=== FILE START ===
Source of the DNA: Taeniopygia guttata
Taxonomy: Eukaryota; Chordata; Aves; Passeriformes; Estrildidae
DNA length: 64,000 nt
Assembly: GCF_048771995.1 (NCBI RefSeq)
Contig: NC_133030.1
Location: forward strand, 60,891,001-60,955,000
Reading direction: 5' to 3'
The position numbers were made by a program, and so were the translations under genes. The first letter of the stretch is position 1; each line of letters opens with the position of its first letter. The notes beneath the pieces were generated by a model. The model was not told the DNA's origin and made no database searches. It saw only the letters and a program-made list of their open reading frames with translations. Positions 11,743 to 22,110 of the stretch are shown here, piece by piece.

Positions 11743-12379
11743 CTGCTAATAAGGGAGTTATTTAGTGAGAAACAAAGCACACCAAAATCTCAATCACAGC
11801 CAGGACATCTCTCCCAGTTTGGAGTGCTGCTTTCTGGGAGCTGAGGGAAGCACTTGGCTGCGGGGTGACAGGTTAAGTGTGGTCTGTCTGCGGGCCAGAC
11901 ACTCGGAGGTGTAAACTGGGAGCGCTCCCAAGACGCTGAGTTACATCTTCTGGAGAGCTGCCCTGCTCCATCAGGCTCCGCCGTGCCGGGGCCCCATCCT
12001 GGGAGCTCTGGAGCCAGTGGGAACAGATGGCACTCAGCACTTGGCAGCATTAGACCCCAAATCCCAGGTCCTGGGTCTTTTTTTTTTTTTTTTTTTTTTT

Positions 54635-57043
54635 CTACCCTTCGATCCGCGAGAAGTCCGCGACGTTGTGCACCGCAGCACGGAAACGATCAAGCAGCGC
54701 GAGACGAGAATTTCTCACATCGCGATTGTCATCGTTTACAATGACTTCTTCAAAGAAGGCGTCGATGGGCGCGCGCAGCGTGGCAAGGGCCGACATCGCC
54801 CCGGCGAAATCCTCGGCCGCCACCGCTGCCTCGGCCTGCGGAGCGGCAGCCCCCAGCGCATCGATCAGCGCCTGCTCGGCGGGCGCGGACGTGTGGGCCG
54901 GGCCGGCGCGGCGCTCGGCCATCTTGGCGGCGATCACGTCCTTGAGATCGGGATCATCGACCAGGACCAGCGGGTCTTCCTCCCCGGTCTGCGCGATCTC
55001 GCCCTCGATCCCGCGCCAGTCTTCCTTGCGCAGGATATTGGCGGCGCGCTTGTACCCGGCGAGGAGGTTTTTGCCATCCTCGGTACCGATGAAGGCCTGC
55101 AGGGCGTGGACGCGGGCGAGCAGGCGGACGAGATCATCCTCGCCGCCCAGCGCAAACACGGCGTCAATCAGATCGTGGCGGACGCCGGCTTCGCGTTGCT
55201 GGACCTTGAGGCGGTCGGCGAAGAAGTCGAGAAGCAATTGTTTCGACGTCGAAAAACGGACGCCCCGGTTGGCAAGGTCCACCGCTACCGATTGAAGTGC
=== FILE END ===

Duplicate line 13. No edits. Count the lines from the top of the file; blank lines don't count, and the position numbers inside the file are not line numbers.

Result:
12001 GGGAGCTCTGGAGCCAGTGGGAACAGATGGCACTCAGCACTTGGCAGCATTAGACCCCAAATCCCAGGTCCTGGGTCTTTTTTTTTTTTTTTTTTTTTTT